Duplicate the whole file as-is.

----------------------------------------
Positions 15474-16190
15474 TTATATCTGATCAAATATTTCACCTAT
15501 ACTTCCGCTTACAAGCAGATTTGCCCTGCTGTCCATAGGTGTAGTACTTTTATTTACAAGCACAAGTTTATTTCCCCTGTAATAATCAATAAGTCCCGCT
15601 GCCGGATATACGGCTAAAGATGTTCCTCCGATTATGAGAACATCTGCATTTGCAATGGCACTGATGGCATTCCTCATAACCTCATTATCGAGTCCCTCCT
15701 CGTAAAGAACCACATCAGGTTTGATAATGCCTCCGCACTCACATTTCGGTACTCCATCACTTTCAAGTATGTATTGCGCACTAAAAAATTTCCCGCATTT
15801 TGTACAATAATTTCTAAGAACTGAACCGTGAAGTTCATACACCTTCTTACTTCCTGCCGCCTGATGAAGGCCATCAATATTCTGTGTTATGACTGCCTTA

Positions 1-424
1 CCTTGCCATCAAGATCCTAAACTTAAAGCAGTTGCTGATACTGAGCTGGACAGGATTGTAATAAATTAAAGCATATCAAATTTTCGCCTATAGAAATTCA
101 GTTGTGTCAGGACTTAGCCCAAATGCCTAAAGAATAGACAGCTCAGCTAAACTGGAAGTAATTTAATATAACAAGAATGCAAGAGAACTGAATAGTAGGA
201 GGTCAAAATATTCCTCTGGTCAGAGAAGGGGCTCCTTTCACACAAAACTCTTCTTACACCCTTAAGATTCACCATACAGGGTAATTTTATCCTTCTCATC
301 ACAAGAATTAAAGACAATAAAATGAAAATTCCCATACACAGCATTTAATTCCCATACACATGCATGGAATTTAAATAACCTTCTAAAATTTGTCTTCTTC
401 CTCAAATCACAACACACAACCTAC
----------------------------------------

Positions 15474-16190
15474 TTATATCTGATCAAATATTTCACCTAT
15501 ACTTCCGCTTACAAGCAGATTTGCCCTGCTGTCCATAGGTGTAGTACTTTTATTTACAAGCACAAGTTTATTTCCCCTGTAATAATCAATAAGTCCCGCT
15601 GCCGGATATACGGCTAAAGATGTTCCTCCGATTATGAGAACATCTGCATTTGCAATGGCACTGATGGCATTCCTCATAACCTCATTATCGAGTCCCTCCT
15701 CGTAAAGAACCACATCAGGTTTGATAATGCCTCCGCACTCACATTTCGGTACTCCATCACTTTCAAGTATGTATTGCGCACTAAAAAATTTCCCGCATTT
15801 TGTACAATAATTTCTAAGAACTGAACCGTGAAGTTCATACACCTTCTTACTTCCTGCCGCCTGATGAAGGCCATCAATATTCTGTGTTATGACTGCCTTA

Positions 1-424
1 CCTTGCCATCAAGATCCTAAACTTAAAGCAGTTGCTGATACTGAGCTGGACAGGATTGTAATAAATTAAAGCATATCAAATTTTCGCCTATAGAAATTCA
101 GTTGTGTCAGGACTTAGCCCAAATGCCTAAAGAATAGACAGCTCAGCTAAACTGGAAGTAATTTAATATAACAAGAATGCAAGAGAACTGAATAGTAGGA
201 GGTCAAAATATTCCTCTGGTCAGAGAAGGGGCTCCTTTCACACAAAACTCTTCTTACACCCTTAAGATTCACCATACAGGGTAATTTTATCCTTCTCATC
301 ACAAGAATTAAAGACAATAAAATGAAAATTCCCATACACAGCATTTAATTCCCATACACATGCATGGAATTTAAATAACCTTCTAAAATTTGTCTTCTTC
401 CTCAAATCACAACACACAACCTAC